Mechanics Hall Portraits: Clara Barton

Clara Barton (1821-1912) cared for the wounded during the Civil War. Inspired by the work of the International Red Cross in Europe, she founded and was president of the American Red Cross for twenty-three years. Born in Oxford, Massachusetts, her lifelong love of learning and her passionate interest in education resulted in her establishing one of the first public schools in New Jersey. She went to work for the US Patent Office where she was reputedly the first woman hired for a government job. Witnessing the almost total lack of first-aid facilities during the Civil War, she spearheaded an effort to provide supplies to hospitals and battlefield camps. After the War she headed the government's Missing Soldiers Office tracking down thousands of lost soldiers and contacting their families.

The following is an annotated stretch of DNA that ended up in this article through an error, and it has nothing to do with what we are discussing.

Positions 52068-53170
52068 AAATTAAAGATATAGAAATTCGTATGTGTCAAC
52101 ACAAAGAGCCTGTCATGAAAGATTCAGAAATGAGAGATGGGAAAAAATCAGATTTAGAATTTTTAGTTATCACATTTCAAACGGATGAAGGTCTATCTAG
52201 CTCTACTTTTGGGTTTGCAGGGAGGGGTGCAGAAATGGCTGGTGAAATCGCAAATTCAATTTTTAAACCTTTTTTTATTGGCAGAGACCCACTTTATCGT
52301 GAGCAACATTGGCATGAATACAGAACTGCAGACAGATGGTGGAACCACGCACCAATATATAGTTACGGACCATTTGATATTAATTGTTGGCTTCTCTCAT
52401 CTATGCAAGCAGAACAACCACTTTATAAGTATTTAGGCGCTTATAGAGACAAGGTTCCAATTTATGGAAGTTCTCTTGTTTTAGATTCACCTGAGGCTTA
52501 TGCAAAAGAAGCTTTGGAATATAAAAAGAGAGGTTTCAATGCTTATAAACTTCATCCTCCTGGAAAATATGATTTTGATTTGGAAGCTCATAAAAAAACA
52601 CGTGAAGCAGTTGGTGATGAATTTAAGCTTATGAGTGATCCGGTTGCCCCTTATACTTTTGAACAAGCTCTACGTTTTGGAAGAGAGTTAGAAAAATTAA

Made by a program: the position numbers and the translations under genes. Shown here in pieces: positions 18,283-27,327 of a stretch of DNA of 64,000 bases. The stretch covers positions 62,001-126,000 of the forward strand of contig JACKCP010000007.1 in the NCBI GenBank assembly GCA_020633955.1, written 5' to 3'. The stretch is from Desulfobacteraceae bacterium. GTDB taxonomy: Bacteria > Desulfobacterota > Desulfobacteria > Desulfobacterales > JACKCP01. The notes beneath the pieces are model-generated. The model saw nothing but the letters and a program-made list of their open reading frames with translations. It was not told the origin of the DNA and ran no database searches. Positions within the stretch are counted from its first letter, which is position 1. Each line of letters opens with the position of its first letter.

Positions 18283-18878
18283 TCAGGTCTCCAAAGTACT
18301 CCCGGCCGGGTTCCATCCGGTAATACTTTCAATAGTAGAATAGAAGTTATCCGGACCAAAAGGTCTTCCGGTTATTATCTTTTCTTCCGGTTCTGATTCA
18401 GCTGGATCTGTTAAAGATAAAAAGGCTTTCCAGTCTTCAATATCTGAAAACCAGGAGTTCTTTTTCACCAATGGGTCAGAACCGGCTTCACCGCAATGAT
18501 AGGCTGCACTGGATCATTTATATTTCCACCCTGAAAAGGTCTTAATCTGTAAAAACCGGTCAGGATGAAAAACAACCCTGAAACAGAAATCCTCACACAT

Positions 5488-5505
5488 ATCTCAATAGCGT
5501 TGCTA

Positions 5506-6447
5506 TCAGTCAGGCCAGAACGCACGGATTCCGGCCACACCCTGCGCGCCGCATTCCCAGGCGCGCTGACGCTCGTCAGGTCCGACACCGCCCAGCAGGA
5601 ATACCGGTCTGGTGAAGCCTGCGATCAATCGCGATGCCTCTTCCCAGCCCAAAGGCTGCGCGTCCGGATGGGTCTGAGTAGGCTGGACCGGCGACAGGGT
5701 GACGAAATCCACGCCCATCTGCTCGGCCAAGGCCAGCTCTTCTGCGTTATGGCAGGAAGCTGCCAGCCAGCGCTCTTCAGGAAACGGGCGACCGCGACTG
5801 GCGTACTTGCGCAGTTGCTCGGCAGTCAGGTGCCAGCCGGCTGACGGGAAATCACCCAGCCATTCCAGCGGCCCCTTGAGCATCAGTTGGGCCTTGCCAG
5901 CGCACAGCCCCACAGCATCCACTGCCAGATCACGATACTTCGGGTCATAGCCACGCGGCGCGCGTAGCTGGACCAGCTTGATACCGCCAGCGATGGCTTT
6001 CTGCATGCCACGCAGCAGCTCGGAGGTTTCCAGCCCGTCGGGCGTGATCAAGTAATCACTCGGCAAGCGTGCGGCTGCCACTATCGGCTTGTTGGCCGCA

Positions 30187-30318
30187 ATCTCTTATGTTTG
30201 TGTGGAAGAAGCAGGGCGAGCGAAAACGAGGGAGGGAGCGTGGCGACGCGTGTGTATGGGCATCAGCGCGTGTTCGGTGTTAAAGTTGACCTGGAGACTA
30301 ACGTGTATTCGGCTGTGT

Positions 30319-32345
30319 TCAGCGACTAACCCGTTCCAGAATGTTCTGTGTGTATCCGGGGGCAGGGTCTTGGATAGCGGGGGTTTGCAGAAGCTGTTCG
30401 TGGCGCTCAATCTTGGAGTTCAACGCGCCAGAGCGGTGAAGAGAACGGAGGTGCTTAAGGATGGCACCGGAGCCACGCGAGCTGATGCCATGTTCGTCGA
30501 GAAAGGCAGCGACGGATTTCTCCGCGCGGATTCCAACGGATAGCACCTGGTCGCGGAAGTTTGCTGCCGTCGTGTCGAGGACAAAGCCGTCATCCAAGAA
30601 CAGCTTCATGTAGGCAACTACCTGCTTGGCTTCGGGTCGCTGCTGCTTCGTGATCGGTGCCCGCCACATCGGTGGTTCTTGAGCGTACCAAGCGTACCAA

About the Artist: Clara Barton's portrait is the work of Daniel E. Greene. Born in Cincinnati, Ohio, Mr. Greene was educated at the Art Academy of Cincinnati and the Art Students League of New York. Currently living in North Salem, New York, he has exhibited internationally and his paintings are in over 500 public and private collections including the Metropolitan Museum of Art in New York. He has received numerous awards including election to the National Academy of Design, the American Artist's Magazine's first life time achievement award in the category of oil painting, and the John Singer Sargent Award for life long dedication to the achievement of excellence in portraiture from the American Society of portrait artists. Greene's "Urban Realism" series exhibited in 1992 and 1994 received international media attention. In May of 1998 he presented Hillary Rodham Clinton with a pastel portrait of Eleanor Roosevelt in a special White House ceremony.